The Founders also were attracted to Livy because he explained history in moral terms. In his narrative, events unfold as they do largely because of the moral qualities of the central actors. This isn’t a thoroughly accurate way to approach history, but it was appealing to people steeped in biblical morality.

Livy in the Constitutional Debates

Several participants in the constitutional debates of 1787–1790 drew on Livy’s “Ab Urbe Condita” for political and constitutional lessons.

In the first volume of his survey of republican governments—which circulated at the Constitutional Convention—John Adams relied on it to support his case for the rule of law. He similarly relied on it when arguing for a “mixed constitution” that distributed power to monarchical, aristocratic, and democratic institutions, and then balanced each against the others.

During the ratification debates, the young Noah Webster of Connecticut—later famous for his dictionary—published a lengthy pamphlet endorsing the Constitution. It was entitled “An Examination into the Leading Principles of the Federal Constitution Proposed by the Late Convention.” Webster argued that the Constitution would secure property ownership, which, in turn, would encourage stability. It would encourage stability because political power tends to follow the ownership of property. Webster drew on Livy’s work to support the latter proposition.

On the other hand, a New York Antifederalist writing under the name of “Rusticus” used an episode from “Ab Urbe Condita” to make the case against ratification. Here’s the background:

At the time, most state legislative bodies were elected annually. A common saying was, “Where annual elections end, tyranny begins.” But the Constitution didn’t provide for annual elections. This was one reason the Antifederalists opposed it.

Further, some Antifederalists—particularly in Massachusetts and New York—thought the Constitutional Convention had betrayed its trust by proposing a new form of government instead of merely offering amendments to the Articles of Confederation. (This charge actually wasn’t true.)

“Rusticus” quoted Livy’s version of a speech by a Roman senator named Marcus Horatius Barbatus. The speech assailed the infamous decemviri—a board of 10 men appointed only to codify the laws, but who had seized tyrannical power. “Rusticus’s” translation is clumsy, so here is Aubrey de Sélincourt’s rendering of part of Barbatus’s speech:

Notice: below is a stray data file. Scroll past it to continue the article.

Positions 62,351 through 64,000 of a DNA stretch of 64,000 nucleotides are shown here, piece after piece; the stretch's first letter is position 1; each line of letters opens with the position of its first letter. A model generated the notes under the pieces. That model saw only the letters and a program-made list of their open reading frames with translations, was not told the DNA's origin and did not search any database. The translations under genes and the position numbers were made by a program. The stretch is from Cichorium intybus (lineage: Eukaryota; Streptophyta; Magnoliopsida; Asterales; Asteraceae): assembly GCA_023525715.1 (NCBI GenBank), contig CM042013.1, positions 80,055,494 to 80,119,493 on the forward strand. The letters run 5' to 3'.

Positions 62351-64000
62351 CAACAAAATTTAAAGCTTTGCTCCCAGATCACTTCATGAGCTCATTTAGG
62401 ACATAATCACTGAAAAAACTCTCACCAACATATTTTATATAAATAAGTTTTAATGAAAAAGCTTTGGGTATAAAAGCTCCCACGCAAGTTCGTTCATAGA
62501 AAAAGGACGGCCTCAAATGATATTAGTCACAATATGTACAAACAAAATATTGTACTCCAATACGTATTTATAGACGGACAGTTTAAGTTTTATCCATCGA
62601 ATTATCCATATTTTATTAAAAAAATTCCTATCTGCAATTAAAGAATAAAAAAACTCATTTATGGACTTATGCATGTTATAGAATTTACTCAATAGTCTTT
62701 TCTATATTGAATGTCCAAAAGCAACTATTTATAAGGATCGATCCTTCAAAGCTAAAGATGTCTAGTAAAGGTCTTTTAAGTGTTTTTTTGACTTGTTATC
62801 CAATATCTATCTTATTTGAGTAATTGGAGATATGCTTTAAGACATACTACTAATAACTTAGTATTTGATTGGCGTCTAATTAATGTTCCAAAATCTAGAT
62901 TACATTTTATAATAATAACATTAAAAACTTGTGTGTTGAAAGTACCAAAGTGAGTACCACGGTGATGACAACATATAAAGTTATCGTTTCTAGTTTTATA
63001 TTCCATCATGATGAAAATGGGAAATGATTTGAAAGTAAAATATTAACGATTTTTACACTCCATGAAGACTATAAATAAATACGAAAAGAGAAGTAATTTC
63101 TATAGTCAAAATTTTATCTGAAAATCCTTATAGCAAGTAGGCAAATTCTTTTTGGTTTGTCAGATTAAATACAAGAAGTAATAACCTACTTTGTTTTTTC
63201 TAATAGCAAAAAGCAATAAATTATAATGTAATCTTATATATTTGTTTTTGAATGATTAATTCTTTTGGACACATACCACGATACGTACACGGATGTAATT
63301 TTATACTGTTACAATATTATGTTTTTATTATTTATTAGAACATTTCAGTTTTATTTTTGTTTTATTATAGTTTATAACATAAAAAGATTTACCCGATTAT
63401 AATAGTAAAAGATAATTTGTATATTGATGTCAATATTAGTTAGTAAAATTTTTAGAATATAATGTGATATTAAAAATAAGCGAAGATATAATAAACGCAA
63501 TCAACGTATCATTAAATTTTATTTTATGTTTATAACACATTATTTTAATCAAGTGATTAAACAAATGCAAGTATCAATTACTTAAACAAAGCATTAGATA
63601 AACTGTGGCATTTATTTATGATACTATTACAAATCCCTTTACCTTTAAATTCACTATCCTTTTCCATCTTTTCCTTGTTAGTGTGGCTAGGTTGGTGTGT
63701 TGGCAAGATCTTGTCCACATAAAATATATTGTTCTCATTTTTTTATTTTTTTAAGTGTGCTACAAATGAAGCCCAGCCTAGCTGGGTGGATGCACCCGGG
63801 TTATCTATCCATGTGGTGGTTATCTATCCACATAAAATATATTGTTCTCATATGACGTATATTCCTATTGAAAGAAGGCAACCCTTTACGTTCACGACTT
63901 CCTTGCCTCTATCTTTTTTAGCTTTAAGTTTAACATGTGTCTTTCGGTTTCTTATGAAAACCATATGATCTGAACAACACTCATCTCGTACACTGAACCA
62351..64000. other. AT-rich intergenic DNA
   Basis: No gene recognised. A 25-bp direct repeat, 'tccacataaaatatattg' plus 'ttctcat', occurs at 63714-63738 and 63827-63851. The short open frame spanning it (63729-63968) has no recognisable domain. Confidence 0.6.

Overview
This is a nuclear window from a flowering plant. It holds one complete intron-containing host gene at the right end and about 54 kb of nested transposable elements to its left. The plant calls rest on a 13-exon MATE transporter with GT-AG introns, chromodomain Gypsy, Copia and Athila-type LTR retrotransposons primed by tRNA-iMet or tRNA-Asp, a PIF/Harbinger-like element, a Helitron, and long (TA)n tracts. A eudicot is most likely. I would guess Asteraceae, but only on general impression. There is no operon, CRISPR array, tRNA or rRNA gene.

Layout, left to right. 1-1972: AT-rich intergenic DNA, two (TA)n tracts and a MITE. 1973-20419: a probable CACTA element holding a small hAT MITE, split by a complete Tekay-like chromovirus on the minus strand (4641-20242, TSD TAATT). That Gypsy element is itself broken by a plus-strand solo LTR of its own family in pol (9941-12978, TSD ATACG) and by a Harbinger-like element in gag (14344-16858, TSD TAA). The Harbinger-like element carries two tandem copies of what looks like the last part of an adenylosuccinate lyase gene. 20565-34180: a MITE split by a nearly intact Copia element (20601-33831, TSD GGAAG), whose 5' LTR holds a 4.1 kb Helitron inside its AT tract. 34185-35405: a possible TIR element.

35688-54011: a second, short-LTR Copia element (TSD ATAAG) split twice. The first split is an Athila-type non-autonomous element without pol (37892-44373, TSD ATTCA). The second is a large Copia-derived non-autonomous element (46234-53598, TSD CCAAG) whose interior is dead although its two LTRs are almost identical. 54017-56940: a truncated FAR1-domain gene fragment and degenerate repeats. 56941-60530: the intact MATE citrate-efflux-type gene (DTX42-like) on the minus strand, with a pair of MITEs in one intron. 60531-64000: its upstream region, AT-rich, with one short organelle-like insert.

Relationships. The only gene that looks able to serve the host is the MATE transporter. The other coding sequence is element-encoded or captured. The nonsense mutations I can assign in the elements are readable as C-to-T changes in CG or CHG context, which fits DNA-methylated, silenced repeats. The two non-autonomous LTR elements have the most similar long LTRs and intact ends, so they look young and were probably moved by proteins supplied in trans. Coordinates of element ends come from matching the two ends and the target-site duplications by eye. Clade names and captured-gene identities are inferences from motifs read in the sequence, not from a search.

“The real war which the people of Rome must fight … is a war against those who, appointed to office in order to give us laws, have left their country at the mercy of their own caprice; it is against those who have abolished free elections, annual magistracies, which, by assuring the regular transference of power, are the sole guarantee of liberty for all, and, without any mandate from the people, flaunt the insignia, and exercise the power, of kings.”

One can envision Founding-era schoolboys declaiming these lines in passionate Latin. “Rusticus” used them to accuse the Constitutional Convention of trying to abolish annual elections, exceeding its power, and “flaunt[ing] the insignia … of kings!”

The Next Installment

During the constitutional debates, many essayists wrote under classical pseudonyms such as “Publius,” “Cato,” and “Timoleon” rather than under their own names. Have you wondered why they chose the names they did? The next installment answers that question.

Answering Other Questions …

Two more questions have arisen on this series, both of which contain implicit criticism: First, why am I covering the influence on the Constitution of so many authors but not the influence of religion and the Bible? And, second, why am I using the academic date notations “B.C.E.” and “C.E.” instead of the Christian ones (“B.C.” and “A.D.”)?

Those questions were answered in the first and second installments. Prior installments may be accessed through the links at the end of each essay.

Read prior installments here: firstsecondthirdfourthfifthsixthseventheighth,  ninth, and tenth.

Rob Natelson